5 Simple Tricks for Reading on a Computer Effectively
Published on June 2, 2016 by arothstein
Whether or not you’re an online student, you probably spend a lot of time reading on computer screens. E-textbooks are becoming more and more common, which has a big upside: they’re usually less expensive than traditional textbooks. The downside, of course, is that reading on a computer screen for hours on end can be tedious and tiring. Thankfully, there are some things you can do to make reading on a computer screen easier, digest information more quickly, and learn as much as possible from your e-textbooks. Read on for some ideas!
- Make your computer screen easier to read from: Making your computer screen easier to read will allow you to read for longer periods without eyestrain, and is probably the easiest and most dramatic change you can make to how you currently read on your computer. Here are a few ideas for making your screen easier to read from:
- Avoid overhead lighting: Using a small table lamp instead of overhead lighting can help make it easier to read your computer screen.
- Install Lux: This application adjusts your monitor based on ambient light, making it easier to read.
- Enlarge text: A larger font size can help reduce eye strain.
- Use Sans-serif fonts if possible: Studies show that sans-serf fonts, such as Ariel, are easier to read and are generally read more quickly.
- Search for key words: Because it’s harder to skim on the computer screen than on paper, adjust your methods! Instead of skimming, make a list of key terms that you can expect to appear in the text, and use the search function to find them. Read through these sections to give you an overview of what you’re about to read, which will help with your overall reading comprehension.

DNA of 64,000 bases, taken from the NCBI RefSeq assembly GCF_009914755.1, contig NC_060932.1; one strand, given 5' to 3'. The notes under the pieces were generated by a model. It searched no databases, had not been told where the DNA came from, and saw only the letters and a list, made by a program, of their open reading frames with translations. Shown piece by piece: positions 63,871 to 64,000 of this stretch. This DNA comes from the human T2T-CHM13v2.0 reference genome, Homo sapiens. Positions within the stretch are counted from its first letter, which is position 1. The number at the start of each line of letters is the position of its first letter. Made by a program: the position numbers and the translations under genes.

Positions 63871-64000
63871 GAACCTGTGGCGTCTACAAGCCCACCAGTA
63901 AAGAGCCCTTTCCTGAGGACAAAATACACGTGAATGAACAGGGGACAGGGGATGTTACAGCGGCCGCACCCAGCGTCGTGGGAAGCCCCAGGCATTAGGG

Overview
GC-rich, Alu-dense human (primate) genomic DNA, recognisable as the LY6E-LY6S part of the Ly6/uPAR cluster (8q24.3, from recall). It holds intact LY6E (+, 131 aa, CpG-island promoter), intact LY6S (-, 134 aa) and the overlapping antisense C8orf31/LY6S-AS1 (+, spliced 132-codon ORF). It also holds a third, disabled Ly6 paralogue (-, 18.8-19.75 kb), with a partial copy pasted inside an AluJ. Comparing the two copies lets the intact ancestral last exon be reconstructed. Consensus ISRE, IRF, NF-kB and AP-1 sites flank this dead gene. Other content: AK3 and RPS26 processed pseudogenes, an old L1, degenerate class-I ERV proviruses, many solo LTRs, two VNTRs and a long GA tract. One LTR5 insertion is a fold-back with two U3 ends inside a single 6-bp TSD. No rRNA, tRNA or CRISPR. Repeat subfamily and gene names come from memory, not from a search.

- Continue to be an active reader: Active reading techniques such as notetaking, adding marginalia, and highlighting all help you to retain more information in the text you’re reading. Even if you’re reading on the computer, make sure you’re keeping up these practices! Use an application such as Skim, which allows you to make notes and highlight PDF documents with ease.
- Enable the cloud: If you use a service like Dropbox, create a file system in your cloud-based service in which you can backup your PDF files and ebooks. That way, you won’t lose important documents, and you can read them across multiple devices, which can help if you use both home and school computers.
- Keep your files organized: It’s much easier to glance across the titles on a bookshelf, or to keep papers organized in a notebook, than it is to access information at a glance on a computer. Compensate for this by creating an organization system for your schoolwork that can accommodate your ebook and PDF files. Use features such as color-coding and tags to indicate the subject of the document, its level of importance, whether or not you’ve finished reading it, and other information that will help you complete your reading easily and effectively.
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